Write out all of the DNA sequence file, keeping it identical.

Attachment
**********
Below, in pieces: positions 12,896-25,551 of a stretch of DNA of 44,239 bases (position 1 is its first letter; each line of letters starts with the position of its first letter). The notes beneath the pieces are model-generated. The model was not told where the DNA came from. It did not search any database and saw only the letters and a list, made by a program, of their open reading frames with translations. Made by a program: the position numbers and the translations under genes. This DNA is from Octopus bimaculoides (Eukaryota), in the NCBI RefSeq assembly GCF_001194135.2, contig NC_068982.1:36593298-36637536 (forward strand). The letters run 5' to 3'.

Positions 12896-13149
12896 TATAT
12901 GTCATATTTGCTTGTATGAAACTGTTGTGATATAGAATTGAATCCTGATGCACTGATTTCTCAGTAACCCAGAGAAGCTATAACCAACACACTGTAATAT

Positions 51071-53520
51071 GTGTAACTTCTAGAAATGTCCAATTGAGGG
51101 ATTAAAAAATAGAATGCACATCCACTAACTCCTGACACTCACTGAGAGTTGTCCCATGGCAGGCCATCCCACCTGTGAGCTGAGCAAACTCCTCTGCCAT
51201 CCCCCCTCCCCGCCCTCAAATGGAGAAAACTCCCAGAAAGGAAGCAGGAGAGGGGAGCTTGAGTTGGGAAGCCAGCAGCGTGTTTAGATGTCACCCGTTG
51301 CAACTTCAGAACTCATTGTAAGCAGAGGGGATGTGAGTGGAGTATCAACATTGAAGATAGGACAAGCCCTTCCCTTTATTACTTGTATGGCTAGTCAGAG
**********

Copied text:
Below, in pieces: positions 12,896-25,551 of a stretch of DNA of 44,239 bases (position 1 is its first letter; each line of letters starts with the position of its first letter). The notes beneath the pieces are model-generated. The model was not told where the DNA came from. It did not search any database and saw only the letters and a list, made by a program, of their open reading frames with translations. Made by a program: the position numbers and the translations under genes. This DNA is from Octopus bimaculoides (Eukaryota), in the NCBI RefSeq assembly GCF_001194135.2, contig NC_068982.1:36593298-36637536 (forward strand). The letters run 5' to 3'.

Positions 12896-13149
12896 TATAT
12901 GTCATATTTGCTTGTATGAAACTGTTGTGATATAGAATTGAATCCTGATGCACTGATTTCTCAGTAACCCAGAGAAGCTATAACCAACACACTGTAATAT

Positions 51071-53520
51071 GTGTAACTTCTAGAAATGTCCAATTGAGGG
51101 ATTAAAAAATAGAATGCACATCCACTAACTCCTGACACTCACTGAGAGTTGTCCCATGGCAGGCCATCCCACCTGTGAGCTGAGCAAACTCCTCTGCCAT
51201 CCCCCCTCCCCGCCCTCAAATGGAGAAAACTCCCAGAAAGGAAGCAGGAGAGGGGAGCTTGAGTTGGGAAGCCAGCAGCGTGTTTAGATGTCACCCGTTG
51301 CAACTTCAGAACTCATTGTAAGCAGAGGGGATGTGAGTGGAGTATCAACATTGAAGATAGGACAAGCCCTTCCCTTTATTACTTGTATGGCTAGTCAGAG